Foundation of new devices & architectures
Many bio-inspired neuromorphic processing units use synthetic neurons, interconnected through variable synaptic weights. To implement the latter, devices with variable “interconnection” strength or plasticity are needed. Moreover, this interconnection strength or “weight” should retain its value for subsequent operations until it is readjusted, for example during the training process. In state-of-the-art production-level neuromorphic processors, both neurons and synaptic weights are implemented as digital circuits or even in software. New devices are needed to map these systems to analog computers with single-device synapses and simple neurons. This requires new materials that are still compatible with legacy CMOS manufacturing processes.
In the Neuromorphic and Devices group at IBM Research – Zurich, we are developing such materials with a focus on transition metal oxides that facilitate device plasticity at the atomic scale through temporal oxygen ion injection, ferroelectric domain manipulation and optically stimulated charge trapping for modulating refractive indices.
Intercalation in oxides
Electrical resistive devices arranged as crossbars constitute extremely powerful vector-matrix multipliers and, with additional memory functions, can directly be used as synaptic weights in ANN/CNNs. Thus they help to solve one of the most frequent and most costly operations in typical AI algorithms. These devices require that their programmed resistivity be maintained, which makes them memristive devices. They also require linearity in the transfer and symmetry of their memory and programming characteristics.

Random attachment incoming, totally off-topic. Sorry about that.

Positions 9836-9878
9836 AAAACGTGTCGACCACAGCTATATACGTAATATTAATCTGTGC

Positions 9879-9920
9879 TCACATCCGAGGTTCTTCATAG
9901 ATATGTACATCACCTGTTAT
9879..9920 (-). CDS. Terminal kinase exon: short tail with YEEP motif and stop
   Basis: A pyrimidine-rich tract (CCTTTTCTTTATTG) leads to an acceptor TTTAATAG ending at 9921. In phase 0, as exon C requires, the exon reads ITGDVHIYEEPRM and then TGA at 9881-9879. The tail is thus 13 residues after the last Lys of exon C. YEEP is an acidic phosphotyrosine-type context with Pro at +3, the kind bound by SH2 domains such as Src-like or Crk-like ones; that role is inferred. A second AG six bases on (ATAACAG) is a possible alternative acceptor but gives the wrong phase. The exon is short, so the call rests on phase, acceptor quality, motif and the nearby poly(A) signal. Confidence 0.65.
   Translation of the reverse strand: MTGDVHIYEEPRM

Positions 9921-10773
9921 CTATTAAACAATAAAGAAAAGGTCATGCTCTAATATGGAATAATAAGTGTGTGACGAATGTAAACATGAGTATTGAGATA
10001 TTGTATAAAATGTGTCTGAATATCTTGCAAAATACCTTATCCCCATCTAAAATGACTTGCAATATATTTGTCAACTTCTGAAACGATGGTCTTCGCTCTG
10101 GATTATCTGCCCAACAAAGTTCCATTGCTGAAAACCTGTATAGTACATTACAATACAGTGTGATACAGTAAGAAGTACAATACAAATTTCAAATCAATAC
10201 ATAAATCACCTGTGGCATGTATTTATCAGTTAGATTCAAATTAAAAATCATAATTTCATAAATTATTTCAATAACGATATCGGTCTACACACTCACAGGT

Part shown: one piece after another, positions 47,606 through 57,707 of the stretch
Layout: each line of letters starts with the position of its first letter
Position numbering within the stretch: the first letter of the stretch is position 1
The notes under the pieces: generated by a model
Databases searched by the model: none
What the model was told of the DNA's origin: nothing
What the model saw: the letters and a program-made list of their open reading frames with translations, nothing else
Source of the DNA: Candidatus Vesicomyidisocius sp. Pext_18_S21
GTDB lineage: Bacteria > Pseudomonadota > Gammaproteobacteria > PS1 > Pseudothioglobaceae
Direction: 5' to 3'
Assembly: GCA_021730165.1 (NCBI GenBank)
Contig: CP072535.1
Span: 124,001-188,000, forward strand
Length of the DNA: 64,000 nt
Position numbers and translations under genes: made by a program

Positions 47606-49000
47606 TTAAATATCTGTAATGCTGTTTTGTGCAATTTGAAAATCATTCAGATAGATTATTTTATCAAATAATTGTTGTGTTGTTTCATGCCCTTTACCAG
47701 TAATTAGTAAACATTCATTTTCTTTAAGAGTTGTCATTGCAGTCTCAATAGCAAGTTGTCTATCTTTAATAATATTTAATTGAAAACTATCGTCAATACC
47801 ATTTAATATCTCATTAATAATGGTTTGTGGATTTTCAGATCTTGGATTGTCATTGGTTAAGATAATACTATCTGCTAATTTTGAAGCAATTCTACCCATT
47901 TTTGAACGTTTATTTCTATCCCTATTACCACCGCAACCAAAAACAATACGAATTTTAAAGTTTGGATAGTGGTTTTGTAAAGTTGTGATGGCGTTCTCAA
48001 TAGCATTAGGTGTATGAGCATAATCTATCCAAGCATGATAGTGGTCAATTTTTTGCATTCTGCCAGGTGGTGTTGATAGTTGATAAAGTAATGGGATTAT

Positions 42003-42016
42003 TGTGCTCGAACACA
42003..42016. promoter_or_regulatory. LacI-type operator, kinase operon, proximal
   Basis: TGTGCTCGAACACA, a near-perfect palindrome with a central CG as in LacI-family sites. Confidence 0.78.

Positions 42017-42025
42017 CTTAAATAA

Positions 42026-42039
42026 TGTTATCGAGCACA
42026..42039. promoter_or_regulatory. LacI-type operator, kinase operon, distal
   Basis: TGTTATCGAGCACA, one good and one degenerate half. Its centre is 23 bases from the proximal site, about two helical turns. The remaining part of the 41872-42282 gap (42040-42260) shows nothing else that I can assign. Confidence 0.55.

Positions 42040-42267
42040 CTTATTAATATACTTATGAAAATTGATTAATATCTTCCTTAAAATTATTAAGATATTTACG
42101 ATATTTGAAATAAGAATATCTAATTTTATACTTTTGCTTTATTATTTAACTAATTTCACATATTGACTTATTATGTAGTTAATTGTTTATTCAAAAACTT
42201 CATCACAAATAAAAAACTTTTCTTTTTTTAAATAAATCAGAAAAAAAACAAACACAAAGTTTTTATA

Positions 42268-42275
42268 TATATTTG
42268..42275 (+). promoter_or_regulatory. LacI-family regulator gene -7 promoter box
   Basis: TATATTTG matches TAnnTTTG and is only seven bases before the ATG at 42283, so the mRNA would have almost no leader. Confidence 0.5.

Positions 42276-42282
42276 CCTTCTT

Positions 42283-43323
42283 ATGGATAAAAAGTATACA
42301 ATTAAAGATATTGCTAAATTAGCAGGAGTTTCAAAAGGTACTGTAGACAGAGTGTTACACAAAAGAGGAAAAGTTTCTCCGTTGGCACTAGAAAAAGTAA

In the Neuromorphic and Devices group at IBM Research – Zurich, we are pushing the state-of-the-art of such devices and circuits based on phase-change and ferroelectric effects and with filamentary oxide devices.
Hafnium zirconium oxide (HZO), fabricated with CMOS compatible processes using atomic layer deposition, possess a switchable, spontaneous and remanent polarization. In 2-terminals devices, the energy profile and thus the conductance of the ferroelectric barrier is modified upon ferroelectric switching. In 3-terminals devices, the ferroelectric field-effect electrostatically depletes or accumulate carriers in a metal oxide channel, reprogramming the resistance of the latter.
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